I’m afraid of everything. Fear is what I keep locked inside me and is what I pretend to not have. My personal support system requires that I keep this fear inside of me. I find it sad that many times the fear, the fear inside the mental illness, shows in our eyes; those who observe us find our eyes frightening when in fact it’s us who are afraid.
Some of the things I’m afraid of or have been afraid of:
Walking outside my front door
Going outside when it’s dark
Writing a blog!
Considering that I used to let bags of garbage accumulate by the front door because I was too frightened to face whatever it was outside, I’ve made great strides. I can be afraid but I can also tell fear to leave me alone, most of the time now. The object of my greatest fear was something akin to the sci-fi monster in Predator, one of my favorite movies, (believe it or not!). Having something ‘out there’ was very much a part of my terror before I was treated with anti-psychotic medications.
When I was a little girl in elementary school, I was sick all the time and chalked up more absent days than any other child in my class. My doctor’s name, how could I forget, was Dr. Kitchen. One day, when I was in his clinic for probably a cold, Dr. Kitchen asked my mother to please leave the examining room (this was 1961) and after she left he turned to me. I remember that I was sitting on the examining table, my little legs swinging back and forth, until he began talking to me. He told me that he thought I was faking being sick, that I needed to stop being sick all the time, that there really wasn’t anything wrong with me. I remember my heart sinking, everything sinking actually, into myself; I created a part of myself that day, the part that hides and toughs it out. I don’t think I made myself get sick but I wonder. Mine wasn’t the happiest of childhoods and I treasured those few months when my mother was around every year. When I got sick and she was there she would bring me toast, lathered with cinnamon butter, and read to me and buy me dot-to-dot books. I would snuggle next to her warmth while she read to me and every time we came to the end of a chapter I would say, “no! don’t stop!” and she would comply. In a twisted scenario my mother’s presence taught me the rewards of being sick.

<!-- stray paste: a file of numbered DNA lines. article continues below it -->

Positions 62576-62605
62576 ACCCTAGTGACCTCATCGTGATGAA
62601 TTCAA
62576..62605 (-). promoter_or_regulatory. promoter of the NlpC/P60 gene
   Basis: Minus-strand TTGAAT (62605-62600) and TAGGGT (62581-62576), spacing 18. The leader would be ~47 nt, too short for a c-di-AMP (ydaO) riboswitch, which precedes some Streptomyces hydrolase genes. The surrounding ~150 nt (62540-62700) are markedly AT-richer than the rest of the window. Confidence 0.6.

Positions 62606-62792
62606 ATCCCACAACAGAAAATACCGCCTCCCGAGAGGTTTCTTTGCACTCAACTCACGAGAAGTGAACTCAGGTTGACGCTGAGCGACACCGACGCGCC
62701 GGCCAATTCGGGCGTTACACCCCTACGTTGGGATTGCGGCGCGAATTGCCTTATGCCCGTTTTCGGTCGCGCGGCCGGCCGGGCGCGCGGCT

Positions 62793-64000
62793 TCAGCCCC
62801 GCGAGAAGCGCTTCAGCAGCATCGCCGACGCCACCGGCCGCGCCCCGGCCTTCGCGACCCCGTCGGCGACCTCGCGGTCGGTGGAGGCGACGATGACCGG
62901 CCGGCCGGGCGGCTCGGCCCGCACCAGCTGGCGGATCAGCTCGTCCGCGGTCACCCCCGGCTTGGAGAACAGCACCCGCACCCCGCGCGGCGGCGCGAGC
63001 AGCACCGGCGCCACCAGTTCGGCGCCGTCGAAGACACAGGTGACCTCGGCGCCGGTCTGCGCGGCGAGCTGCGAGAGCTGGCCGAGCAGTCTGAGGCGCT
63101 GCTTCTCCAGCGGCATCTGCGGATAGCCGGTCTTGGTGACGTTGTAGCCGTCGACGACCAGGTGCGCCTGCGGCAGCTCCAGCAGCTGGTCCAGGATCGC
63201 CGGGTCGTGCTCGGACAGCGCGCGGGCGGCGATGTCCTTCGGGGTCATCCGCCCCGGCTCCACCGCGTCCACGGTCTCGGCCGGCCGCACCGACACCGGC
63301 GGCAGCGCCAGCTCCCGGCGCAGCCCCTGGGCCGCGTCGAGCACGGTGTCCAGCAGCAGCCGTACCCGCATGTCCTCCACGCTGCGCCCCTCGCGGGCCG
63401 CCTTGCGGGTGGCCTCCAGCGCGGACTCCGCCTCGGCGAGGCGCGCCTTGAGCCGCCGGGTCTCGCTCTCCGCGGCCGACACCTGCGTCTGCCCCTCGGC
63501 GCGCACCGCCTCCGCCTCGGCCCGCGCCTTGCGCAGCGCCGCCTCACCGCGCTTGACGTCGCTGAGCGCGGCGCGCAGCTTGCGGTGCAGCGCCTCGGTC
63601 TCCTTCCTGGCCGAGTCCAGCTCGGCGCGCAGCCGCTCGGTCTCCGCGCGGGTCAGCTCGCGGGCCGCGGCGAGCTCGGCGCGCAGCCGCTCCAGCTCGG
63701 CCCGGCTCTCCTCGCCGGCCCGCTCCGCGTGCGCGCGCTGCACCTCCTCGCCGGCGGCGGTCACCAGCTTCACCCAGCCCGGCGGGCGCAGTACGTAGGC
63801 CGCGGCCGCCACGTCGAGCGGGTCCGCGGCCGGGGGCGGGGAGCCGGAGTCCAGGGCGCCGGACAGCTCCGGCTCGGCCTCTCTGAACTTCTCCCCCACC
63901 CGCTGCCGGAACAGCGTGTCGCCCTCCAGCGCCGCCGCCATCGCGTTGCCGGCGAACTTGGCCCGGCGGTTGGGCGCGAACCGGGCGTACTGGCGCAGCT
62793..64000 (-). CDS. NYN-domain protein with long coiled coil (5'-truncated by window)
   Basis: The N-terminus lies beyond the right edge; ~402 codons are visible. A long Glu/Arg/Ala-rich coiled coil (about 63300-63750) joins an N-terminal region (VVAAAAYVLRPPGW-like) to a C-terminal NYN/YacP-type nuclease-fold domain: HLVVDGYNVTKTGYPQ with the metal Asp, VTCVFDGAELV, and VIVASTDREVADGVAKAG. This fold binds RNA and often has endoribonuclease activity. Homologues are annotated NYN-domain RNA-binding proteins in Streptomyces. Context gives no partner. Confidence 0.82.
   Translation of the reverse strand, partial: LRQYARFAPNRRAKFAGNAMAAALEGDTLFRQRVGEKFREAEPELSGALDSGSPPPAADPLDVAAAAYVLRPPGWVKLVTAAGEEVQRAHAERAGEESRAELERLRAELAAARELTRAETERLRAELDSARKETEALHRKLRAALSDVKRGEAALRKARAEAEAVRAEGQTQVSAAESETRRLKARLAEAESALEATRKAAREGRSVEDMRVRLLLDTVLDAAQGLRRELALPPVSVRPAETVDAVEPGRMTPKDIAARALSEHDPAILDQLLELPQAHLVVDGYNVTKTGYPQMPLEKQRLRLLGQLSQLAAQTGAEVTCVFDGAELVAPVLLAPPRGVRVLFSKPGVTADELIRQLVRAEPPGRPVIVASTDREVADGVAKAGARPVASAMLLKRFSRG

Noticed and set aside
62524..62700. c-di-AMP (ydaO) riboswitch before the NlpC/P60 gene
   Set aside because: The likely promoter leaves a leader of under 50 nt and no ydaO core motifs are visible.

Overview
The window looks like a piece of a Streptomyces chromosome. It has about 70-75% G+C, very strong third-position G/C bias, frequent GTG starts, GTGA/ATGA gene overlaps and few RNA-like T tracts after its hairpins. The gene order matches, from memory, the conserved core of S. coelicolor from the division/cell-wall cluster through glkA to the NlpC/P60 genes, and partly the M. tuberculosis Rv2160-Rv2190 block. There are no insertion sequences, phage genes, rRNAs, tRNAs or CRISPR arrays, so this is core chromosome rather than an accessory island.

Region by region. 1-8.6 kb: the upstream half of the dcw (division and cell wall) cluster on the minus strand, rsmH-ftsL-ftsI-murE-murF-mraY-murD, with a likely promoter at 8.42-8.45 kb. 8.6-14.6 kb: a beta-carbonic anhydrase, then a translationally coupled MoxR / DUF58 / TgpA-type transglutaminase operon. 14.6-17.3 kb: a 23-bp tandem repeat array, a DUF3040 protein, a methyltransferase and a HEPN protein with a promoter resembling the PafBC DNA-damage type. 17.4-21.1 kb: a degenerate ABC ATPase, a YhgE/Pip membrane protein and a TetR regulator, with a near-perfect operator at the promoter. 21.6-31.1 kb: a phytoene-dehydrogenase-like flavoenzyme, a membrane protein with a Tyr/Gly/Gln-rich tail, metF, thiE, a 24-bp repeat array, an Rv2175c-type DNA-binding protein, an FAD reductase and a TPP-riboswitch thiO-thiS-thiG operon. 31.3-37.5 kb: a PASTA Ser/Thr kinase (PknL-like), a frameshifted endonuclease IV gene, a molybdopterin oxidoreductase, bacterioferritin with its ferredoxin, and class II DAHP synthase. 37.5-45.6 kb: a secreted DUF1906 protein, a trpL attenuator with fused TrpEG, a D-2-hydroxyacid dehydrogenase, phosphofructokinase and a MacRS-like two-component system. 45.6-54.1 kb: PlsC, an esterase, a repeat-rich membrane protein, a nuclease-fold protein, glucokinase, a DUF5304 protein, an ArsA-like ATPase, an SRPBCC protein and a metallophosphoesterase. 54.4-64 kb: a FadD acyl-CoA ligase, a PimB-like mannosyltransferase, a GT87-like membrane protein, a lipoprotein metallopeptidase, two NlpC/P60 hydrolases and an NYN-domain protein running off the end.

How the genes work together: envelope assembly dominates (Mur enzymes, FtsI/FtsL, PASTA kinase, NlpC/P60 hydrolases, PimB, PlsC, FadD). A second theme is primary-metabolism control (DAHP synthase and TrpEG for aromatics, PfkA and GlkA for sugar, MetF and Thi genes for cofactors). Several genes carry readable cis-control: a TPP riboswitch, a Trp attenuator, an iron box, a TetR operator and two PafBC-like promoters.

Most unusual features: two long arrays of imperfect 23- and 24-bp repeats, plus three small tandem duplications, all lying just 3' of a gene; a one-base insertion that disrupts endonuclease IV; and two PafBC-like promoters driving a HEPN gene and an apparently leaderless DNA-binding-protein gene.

A friend of mine told me that she heard an esteemed gentleman say, “There is no such thing as good fear.” I’m not so sure about that. Now that I’m cognizant of where I am, and what I should be afraid of, (thanks to modern medications) I think fear has kept me safe during those times when I was not functioning in the world of reality.
There is enormous power in fear, almost as much power as love. I like to think that love wins every time but, when psychosis hits, I do think that fear overwhelms love. It’s up to our families or partners to love us and get us help and, in that respect, loves wins.
I don’t get sick like I used to although I was supposed to get a crown from the dentist today and cancelled because of a head cold. Suspicious but I have had the cold for a week.
My mother has passed but memories of her cinnamon toast and reading have stayed with me. I was able to pass those cozy times on to my daughter and now on to my granddaughter. There is nothing about fear that I have passed on; love wins.